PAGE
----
Ihab Ilyas Founder, Professor, Tamr, University of Waterloo

  • Abstract: Data scientists spend big chunk of their time preparing, cleaning, and transforming raw data before getting the chance to feed this data to their well-crafted models. Despite the efforts to build robust predication and classification models, data errors still the main reason for having low quality results. This massive labor-intensive exercises to clean data remain the main impediment to automatic end-to-end AI pipeline for data science.

    In this talk, the speaker will focus on data prep and cleaning as an inference problem, which can be automated by leveraging modern abstractions in ML. The speaker will describe the HoloClean framework, a scalable prediction engine for structured data. The framework has multiple successful proof of concepts with cleaning census data, market research data, and insurance records. The pilots with multiple commercial enterprises showed a significant boost to the quality of source (training) data before feeding them to downstream analytics.

    HoloClean builds two main probabilistic models: a data generation model (describing how data was intended to look like); and a realization model (describing how errors might be introduced to the intended clean data). The framework uses few-shot learning, data augmentation, and self supervision to learn the parameters of these models, and use them to predict both error and their possible repairs.

Business Talk: Lessons from Google's Journey to AI-First
Chanchal Chatterjee, Leader in Artificial Intelligence Solutions, Google

  • Speaker Description: Chanchal Chatterjee, Ph.D, held several leadership roles in machine learning, deep learning and real-time analytics. He is currently leading Machine Learning and Artificial Intelligence at Google Cloud Platform. He won 16 awards at Google in last 18 months. Winner of Outstanding Paper Award by IEEE Neural Network Council. Speaker at many international conferences. Author of a book (in progress) on machine learning with UCLA. Author of 29 Patents and 17 Journal publications and 15 Conference publications. In last 18 months completed over 40 customer interactions and successful machine learning customer projects.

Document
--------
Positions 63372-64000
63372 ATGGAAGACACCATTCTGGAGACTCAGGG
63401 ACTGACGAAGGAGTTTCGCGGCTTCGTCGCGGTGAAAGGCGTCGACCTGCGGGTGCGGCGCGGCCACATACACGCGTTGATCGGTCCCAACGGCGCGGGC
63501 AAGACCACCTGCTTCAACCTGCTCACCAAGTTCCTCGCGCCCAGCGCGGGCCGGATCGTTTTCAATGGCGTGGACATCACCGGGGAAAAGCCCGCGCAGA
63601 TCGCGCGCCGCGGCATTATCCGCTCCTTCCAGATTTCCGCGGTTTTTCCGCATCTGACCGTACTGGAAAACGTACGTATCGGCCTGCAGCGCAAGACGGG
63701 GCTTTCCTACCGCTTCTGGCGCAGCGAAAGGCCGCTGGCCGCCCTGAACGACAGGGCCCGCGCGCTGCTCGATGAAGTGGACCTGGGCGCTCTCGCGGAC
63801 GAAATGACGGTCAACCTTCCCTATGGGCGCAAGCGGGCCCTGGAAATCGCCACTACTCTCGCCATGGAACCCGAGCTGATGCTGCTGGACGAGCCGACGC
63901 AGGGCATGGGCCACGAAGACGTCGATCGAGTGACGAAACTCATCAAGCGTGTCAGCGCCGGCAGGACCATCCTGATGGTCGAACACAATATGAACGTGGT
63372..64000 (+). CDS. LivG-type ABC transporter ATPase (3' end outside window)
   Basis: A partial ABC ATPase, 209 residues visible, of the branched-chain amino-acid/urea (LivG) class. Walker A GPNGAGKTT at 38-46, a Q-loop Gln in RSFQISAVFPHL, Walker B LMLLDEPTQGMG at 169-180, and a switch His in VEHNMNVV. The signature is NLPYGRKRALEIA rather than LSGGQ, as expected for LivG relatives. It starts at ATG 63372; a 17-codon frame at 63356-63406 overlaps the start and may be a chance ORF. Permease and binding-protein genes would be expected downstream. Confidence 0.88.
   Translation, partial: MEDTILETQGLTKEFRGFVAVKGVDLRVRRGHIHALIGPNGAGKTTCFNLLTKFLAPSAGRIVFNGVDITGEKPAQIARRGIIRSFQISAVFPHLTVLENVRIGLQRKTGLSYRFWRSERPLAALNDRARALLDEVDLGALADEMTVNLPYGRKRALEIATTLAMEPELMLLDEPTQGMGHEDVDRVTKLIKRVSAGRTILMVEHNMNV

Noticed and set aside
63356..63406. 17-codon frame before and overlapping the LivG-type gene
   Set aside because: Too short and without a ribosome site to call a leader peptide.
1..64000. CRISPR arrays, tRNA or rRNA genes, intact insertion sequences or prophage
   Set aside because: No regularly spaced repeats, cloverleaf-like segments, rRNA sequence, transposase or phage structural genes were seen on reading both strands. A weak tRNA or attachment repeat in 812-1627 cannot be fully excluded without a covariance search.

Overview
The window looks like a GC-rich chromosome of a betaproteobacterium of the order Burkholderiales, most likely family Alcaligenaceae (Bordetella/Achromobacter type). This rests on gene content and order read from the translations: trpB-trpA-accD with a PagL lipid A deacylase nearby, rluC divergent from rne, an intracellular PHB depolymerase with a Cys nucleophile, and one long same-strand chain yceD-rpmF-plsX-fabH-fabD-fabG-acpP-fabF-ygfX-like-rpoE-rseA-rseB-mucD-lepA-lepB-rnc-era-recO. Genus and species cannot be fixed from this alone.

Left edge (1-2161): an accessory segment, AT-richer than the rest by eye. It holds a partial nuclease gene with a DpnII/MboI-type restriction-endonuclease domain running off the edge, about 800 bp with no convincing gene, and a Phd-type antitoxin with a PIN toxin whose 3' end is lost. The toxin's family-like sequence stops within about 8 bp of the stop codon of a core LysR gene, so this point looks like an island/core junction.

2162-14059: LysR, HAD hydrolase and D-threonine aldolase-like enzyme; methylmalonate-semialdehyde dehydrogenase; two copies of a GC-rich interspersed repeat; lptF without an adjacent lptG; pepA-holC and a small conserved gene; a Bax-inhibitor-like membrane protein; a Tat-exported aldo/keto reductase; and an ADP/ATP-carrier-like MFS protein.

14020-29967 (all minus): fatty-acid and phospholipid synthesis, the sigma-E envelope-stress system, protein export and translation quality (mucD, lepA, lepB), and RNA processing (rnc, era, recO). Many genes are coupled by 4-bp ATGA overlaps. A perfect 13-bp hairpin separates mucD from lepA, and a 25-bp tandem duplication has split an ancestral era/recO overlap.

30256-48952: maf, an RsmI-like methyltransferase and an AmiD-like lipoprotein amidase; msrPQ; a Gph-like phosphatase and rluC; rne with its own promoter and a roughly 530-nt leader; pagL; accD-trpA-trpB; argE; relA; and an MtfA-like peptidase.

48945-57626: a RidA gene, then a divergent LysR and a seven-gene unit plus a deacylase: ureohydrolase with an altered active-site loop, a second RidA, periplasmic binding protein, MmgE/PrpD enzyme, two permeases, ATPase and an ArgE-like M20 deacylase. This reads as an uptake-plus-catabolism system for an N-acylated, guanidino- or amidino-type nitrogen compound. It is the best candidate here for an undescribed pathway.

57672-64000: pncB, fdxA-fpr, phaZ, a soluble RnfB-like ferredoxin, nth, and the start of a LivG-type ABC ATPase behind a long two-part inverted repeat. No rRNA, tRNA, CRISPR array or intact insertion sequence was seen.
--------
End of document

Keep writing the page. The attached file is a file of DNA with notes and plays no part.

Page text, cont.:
Applied ML in Production Use Case: Scaling Machine Learning - Choosing the Right Approach
Razvan Peteanu Lead Architect, Machine Learning, TD Securities

  • Abstract: Some of the libraries very commonly taught and used in data science have not been designed for large scale machine learning so scaling up computation can be a challenge, particularly that many courses tend to focus on the algorithms and do not cover ML engineering. On the positive side, there are many ways to address this today and choosing the right one for a given project is an important decision as changing architectures can be expensive.
    The talk will go through the pros and cons of several approaches to scale up machine learning, including very recent developments.
  • What you’ll learn: The audience will learn what criteria to use to choose the appropriate approach for their case, as well as the practical pros & cons of each.

  • What languages will be discussed: Python and Java. The speaker will discuss multiple infrastructure options

Advanced Technical Talk: Image Augmentations for Semantic Segmentation and Object Detection
Vladimir Iglovikov, Senior Computer Vision Engineer, Lyft

  • Abstract: In his talk, the speaker will cover image augmentations that are used for object detection and semantic segmentation tasks. They will also talk about novel types of transforms that allow achieving state of the art results in research and in deep learning competitions. They will also discuss their applications for different domains such as self-driving, satellite and medical imagery.

Business Panel: Determining Which ML Opportunities You Should Prioritize
Tomi Poutanen, Chief AI Officer, TD, Founder, Layer 6 AI, Simona Gandrabur, Sr. Director, AI Lead at the National Bank of Canada, Wealth Division- Ofer Shai Chief AI Officer Deloitte, Omnia AI, Rupinder Dhillon- Chief Data Officer, SVP Data & AI, Hudson's Bay Company. Moderator: Trishala Pillai, Applied AI Partner Myplanet

  • Description: Choosing which AI projects to invest in can be a daunting task. How do Layer6’s capabilities fit within TD bank? How does ML research get rolled into products at National Bank of Canada? How is Hudson’s Bay Company selecting the AI projects to build out? How has advanced research from Toronto’s Machine Learning Group help clients at Deloitte?